Panagiotis D. Ritsos

MEng PhD Essex, FHEA

Lecturer in Visualization

Visualization, Modelling and
Graphics (VMG) research group,

School of Computer Science
and Electronic Engineering,

Bangor University,
Dean Street, Bangor,
Gwynedd, UK, LL57 1UT

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Workshop papers at ACM CHI 2019

We will be presenting various workshop papers during the ACM Conference on Human Factors in Computing Systems (CHI 2019), held in Glasgow, UK, on the 4th - 9th of May, 2019.

S. C. Edwards and P. D. Ritsos, “A Framework for Modelling Human Emotion,” in Workshop on Computational Modeling in Human-Computer Interaction, CHI Conference on Human Factors in Computing Systems (ACM CHI 2019), Glasgow, UK, 2019. This paper describes the design of a modular framework, for constructing models of interacting systems. In particular, systems that can adapt and have different objectives; we also consider that these objectives could be of an emotional/hedonistic form. To that end, we introduce Pask’s conversation theory, and Boyd’s thoughts on decision making under uncertainty. In conclusion we describe modes of studying interacting systems.
[Abstract]   [PDF]   [BibTex]   [URL]  

J. W. Mearman, P. W. S. Butcher, P. D. Ritsos, and J. C. Roberts, “Tangible papercraft visualisations for education,” in Workshop on Troubling Innovation: Craft and Computing Across Boundaries Workshop, CHI Conference on Human Factors in Computing Systems (ACM CHI 2019), Glasgow, UK, 2019. We have been exploring how papercraft can be used to create ‘data physicalisations’ of student data, which act as physical artefacts and data sculptures that can be used in discussions. Papercrafting is cheap and quick to produce, and easily disposed of. Papercrafting student data is powerful as it acts as a focal point for discussions about the progression of their students and the effects of any extenuating circumstances. During such meetings teachers often reference spreadsheets and dashboard visualisations to explore the data. They focus and shift their attention to individual students, often commenting on individual performance and circumstances in turn. Tangible depictions, such as the ones we present, can be passed around, facilitating discussions, and can act as a focal-point for conversation. We present several prototypes and discuss our design process.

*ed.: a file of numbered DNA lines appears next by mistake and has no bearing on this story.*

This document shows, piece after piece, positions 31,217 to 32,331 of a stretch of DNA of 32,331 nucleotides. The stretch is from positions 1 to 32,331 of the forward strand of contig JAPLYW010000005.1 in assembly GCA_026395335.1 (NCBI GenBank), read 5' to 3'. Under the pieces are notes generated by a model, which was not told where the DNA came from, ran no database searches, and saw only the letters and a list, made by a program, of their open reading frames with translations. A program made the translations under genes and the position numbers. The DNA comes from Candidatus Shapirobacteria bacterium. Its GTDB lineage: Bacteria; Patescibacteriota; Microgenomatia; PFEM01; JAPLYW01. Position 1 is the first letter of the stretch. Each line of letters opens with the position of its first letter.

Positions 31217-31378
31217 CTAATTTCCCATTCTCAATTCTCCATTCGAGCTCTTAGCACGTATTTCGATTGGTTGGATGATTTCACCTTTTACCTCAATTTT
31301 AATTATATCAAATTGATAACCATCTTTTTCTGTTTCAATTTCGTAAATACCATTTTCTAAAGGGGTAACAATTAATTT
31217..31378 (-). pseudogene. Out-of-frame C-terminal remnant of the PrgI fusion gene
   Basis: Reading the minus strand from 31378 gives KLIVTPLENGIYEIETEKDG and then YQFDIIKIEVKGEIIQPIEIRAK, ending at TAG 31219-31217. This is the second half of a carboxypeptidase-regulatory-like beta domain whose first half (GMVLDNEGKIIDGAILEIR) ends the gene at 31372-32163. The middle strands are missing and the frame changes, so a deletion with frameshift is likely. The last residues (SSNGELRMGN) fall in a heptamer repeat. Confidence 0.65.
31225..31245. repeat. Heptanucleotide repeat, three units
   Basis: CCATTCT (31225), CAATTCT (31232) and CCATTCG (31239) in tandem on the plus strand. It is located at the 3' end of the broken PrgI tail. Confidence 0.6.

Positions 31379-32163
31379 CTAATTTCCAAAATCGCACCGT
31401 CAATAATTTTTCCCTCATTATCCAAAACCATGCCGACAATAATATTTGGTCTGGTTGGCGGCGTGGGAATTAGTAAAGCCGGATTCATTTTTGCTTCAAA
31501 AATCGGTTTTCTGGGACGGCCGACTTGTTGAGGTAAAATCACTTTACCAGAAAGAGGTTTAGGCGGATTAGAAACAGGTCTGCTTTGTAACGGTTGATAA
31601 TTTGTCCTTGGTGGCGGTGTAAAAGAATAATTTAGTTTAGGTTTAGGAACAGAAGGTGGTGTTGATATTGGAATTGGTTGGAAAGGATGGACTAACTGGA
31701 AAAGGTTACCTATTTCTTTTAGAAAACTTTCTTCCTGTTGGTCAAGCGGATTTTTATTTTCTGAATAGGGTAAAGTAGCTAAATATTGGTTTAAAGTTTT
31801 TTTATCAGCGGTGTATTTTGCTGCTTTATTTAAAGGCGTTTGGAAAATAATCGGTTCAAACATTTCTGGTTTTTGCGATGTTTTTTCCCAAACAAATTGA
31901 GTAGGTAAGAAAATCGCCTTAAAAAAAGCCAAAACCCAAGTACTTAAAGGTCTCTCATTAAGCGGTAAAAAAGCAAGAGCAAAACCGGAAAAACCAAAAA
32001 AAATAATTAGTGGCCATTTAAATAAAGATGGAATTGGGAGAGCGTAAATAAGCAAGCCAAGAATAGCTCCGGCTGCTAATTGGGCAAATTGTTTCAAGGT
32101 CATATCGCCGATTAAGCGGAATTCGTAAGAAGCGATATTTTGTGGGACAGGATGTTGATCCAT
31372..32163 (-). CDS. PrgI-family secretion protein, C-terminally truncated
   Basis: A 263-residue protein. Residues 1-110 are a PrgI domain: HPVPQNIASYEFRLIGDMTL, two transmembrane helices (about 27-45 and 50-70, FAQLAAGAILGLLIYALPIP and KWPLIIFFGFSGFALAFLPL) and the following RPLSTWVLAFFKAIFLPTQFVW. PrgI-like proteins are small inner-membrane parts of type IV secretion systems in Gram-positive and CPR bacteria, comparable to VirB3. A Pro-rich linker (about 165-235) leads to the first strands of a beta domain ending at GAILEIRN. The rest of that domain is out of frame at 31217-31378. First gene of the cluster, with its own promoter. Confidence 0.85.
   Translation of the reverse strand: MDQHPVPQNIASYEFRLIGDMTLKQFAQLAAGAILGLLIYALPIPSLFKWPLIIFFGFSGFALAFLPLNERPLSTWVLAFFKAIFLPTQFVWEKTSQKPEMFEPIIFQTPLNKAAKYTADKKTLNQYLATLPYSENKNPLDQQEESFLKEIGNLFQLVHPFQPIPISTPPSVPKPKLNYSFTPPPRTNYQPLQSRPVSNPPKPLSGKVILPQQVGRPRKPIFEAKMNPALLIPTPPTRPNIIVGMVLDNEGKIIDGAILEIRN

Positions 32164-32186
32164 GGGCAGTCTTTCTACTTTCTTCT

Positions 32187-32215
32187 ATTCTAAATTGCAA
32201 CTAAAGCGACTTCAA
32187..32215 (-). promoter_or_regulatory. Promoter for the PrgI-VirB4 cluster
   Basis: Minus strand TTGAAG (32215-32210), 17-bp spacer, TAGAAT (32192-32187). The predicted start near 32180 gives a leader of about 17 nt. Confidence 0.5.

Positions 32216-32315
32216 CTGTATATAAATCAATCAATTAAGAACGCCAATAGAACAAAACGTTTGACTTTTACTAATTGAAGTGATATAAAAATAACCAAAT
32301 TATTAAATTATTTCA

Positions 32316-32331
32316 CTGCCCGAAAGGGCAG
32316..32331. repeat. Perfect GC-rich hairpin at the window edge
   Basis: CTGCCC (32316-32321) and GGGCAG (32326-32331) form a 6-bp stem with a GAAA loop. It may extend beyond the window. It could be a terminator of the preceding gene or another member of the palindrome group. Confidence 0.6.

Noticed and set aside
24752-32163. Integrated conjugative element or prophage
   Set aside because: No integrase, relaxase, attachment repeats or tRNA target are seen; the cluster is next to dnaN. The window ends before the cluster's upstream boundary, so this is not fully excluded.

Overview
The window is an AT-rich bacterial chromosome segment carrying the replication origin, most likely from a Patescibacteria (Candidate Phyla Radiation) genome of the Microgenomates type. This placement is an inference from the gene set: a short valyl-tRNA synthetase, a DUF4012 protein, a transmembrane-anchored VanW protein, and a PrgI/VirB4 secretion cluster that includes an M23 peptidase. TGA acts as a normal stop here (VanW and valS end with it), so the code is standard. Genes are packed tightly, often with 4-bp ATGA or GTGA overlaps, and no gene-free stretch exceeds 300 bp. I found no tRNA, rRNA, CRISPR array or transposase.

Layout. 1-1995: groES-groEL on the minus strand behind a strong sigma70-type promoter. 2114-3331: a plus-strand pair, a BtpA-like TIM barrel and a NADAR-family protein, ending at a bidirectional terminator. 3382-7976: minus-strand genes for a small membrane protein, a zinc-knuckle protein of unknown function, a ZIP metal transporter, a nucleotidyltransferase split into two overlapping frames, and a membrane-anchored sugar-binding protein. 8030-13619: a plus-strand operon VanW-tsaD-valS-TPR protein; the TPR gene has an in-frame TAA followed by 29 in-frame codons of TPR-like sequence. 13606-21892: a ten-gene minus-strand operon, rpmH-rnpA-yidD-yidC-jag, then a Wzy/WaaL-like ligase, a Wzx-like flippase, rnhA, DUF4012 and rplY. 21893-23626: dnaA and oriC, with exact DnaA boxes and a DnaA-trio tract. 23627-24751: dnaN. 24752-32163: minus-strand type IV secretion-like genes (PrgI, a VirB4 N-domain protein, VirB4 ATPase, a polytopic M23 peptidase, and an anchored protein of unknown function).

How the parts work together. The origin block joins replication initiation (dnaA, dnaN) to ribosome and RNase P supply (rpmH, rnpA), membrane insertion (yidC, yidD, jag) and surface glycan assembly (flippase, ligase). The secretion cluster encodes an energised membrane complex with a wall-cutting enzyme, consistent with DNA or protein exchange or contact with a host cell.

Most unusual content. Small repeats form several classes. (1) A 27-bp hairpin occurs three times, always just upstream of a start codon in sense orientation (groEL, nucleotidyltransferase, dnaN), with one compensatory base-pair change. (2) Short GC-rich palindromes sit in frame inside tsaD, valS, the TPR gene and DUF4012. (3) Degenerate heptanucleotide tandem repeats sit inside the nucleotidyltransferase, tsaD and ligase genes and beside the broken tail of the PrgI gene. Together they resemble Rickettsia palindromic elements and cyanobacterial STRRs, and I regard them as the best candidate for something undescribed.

[Abstract]   [PDF]   [BibTex]   [URL]  

J. C. Roberts and P. D. Ritsos, “Critical Thinking Sheets: Encouraging critical thought and sketched implementation design,” in EduCHI 2019 Symposium: Global Perspectives on HCI Education, CHI Conference on Human Factors in Computing Systems (ACM CHI 2019), Glasgow, UK, 2019. Learners are often asked to create an interface as part of their course. For example, they could be asked to “create a calculator”, “develop a stopwatch” or “develop an image processing app”. But students often struggle to know how to start. At the same time, teachers want their students to think critically about their assignments and plan how they will build an interface. We have developed, and used for two academic years, a structured “critical thinking sheet (CTS)”. It is a method to help students consider a problem from different views, and help them critically consider different aspects of the task. The sheet gets the learners to (1) sketch the solution, (2) explain the challenge, (3) detail system components, (4) list algorithmic steps, and (5) explain next steps and issues of implementation. In this paper we introduce the sheet, explain how we have used it, and discuss learner experience.
[Abstract]   [PDF]   [BibTex]   [URL]